Meeting in the studio with ten days to go until the opening of her next exhibit ‘Elsewhere,’ visual artist Elín Hansdóttir is in the exciting final stages of preparations. Known for large scale immersive installations, film and photography, she’s trying something new for this one. “I’ve never done casting,” she says, pointing to the newly finished sculptural pieces sitting on the studio floor. “And in trying a new process, there are many things you don’t think about, but that’s the excitement and the challenge.”
A change in scale
Elín is known for creating temporary interventions installed directly into a space. “Normally I would be building at this moment in time—I would need ten days to construct. But this time I’m trying out something else. I decided to scale down and see what happens,” she explains.
The change in scale, she emphasises, brings a shift in focus, “It’s like putting on your glasses, everything becomes really crisp and then you take them off and see the bigger picture,” she says. “It requires a different kind of attention.”
Whilst there might be a departure in media and scale of work in this new exhibition, Elín is thematically still following her familiar thread of considering how we perceive and inhabit space. “It’s the inside of Ásmundarsalur, but I’m adding a fictional space,” she says, explaining that the casts will be accompanied by large scale photographs, allowing the viewer to further occupy this illusionary world.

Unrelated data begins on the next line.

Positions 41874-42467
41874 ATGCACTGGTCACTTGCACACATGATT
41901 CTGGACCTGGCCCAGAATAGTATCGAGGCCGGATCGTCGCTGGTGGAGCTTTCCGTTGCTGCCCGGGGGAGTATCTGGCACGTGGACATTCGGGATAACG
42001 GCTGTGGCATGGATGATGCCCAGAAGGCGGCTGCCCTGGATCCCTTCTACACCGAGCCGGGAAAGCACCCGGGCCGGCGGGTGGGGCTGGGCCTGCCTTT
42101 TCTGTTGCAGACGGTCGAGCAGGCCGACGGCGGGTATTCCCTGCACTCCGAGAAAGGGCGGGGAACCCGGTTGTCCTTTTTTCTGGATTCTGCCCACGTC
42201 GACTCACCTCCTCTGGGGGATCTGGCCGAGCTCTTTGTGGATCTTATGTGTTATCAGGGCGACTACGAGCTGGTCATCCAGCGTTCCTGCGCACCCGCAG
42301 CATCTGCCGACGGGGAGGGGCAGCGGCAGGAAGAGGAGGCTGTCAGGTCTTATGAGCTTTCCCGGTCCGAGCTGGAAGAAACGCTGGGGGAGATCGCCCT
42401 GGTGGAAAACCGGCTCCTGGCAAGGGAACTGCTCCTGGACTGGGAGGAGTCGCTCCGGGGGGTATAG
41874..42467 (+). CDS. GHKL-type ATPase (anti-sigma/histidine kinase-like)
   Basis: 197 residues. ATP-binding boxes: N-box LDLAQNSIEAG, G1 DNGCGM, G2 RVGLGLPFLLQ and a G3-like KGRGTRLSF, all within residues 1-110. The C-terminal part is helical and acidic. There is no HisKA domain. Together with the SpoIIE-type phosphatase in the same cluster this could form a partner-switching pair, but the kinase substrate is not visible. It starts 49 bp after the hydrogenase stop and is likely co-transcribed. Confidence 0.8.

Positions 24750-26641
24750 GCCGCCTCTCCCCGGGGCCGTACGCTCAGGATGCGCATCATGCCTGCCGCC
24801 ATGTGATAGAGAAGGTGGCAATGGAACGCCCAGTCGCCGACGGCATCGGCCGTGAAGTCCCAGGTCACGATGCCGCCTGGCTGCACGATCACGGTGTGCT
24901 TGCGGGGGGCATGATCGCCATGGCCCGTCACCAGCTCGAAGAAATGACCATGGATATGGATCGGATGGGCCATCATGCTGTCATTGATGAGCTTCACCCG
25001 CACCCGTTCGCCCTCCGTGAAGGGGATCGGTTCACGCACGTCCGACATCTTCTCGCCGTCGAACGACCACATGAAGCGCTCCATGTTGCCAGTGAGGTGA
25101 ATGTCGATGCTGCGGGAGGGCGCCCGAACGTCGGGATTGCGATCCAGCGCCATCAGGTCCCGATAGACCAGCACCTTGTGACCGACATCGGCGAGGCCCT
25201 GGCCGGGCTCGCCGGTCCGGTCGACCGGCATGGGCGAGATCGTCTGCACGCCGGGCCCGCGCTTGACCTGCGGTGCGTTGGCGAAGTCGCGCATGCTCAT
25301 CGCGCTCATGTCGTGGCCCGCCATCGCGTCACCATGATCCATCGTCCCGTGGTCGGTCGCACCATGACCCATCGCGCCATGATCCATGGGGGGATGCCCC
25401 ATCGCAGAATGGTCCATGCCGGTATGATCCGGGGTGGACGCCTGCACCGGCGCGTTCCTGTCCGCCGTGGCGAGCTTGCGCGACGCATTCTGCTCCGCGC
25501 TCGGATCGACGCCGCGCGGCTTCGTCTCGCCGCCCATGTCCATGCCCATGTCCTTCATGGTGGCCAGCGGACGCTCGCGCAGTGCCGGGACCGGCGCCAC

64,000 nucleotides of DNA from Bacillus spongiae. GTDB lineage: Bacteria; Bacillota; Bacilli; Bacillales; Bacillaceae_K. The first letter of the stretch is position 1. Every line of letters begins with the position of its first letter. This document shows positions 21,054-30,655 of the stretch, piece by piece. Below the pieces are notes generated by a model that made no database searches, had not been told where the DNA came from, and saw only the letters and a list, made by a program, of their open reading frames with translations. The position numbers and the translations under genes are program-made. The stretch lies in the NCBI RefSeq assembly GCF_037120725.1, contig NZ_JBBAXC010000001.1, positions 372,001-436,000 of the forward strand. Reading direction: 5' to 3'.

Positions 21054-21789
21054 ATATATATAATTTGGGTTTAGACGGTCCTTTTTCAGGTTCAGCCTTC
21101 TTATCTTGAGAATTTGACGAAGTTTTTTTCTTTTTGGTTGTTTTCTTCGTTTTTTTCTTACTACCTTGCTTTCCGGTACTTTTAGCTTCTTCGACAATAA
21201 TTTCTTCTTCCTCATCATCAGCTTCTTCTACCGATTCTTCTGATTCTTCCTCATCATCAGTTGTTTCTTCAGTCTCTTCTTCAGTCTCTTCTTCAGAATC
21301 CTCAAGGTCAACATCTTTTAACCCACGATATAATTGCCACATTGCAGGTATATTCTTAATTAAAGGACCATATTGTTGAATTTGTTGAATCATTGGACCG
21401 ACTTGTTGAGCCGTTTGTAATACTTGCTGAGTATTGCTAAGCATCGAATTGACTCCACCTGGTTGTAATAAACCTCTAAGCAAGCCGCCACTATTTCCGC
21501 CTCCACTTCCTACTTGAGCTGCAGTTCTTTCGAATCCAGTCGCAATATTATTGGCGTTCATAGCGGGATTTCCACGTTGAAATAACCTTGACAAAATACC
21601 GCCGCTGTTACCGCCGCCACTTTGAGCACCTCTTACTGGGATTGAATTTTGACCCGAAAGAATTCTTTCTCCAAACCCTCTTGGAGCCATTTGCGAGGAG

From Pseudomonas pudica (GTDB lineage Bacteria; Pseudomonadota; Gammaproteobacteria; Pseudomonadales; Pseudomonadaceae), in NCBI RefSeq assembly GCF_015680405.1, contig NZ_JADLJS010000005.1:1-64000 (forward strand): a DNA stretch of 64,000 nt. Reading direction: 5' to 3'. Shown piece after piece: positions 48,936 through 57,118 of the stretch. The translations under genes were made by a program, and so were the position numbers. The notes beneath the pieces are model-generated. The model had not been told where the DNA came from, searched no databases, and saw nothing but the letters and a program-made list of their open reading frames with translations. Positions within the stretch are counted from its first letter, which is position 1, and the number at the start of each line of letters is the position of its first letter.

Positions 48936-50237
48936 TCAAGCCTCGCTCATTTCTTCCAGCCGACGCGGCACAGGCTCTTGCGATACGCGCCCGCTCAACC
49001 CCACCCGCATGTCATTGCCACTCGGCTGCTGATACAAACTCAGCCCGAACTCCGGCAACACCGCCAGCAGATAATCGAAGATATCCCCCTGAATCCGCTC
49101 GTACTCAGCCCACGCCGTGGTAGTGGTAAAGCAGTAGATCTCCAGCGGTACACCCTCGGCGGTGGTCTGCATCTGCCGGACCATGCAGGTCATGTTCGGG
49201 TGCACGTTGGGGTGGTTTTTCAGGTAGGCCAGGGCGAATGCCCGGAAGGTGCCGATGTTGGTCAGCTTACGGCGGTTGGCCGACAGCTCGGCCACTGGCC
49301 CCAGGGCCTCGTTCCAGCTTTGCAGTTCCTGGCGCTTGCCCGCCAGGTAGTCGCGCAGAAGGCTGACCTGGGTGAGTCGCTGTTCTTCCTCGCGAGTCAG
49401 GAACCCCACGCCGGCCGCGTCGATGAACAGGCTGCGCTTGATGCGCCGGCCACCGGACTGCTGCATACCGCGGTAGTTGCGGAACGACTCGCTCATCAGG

“I’m intrigued by works of art where you don’t have an overview, like immersive spaces where you are not in control and you don’t really know what’s going to happen. It changes your perception of who you are and how you experience space,” she says. “I’m curious to see if that’s also possible on a smaller scale. Is it possible to look at a model of a space that you’re actually in and imagine yourself as a small person experiencing what you’re looking at?”
Imposing no meaning
By scaling down, the exhibition will hopefully open a new world of exploration. “I’m hoping that walking in to the exhibition will be something like reading a book. Because when you read a novel you’re imagining the character that you’re reading about; you imagine the space they’re within, the building, the cities, it’s all a construction of your mind,” she explains. “So I’m hoping that this exhibition might be read in this way, and that there is a kind of leeway for the visitor to contribute.”
Returning to craft and making is an essential element of this show for Elín. “I have always been really fascinated by people who dedicate their lives to learning a craft. I’ve never regarded myself as a specialist in anything. But by learning and making, and building all these things, it’s a joy for me, and it’s important that you enjoy the making process.”
But the conclusion, she emphasises, is not dogmatic. “I prefer not to impose too much meaning,” she concludes. “I’m interested in how we experience architecture with our bodies, and how we embody an experience. I’m interested in how we navigate and experience the city; how we dwell in the city and how the city dwells in us. It’s a reciprocal relationship, and it’s the same with these works.”
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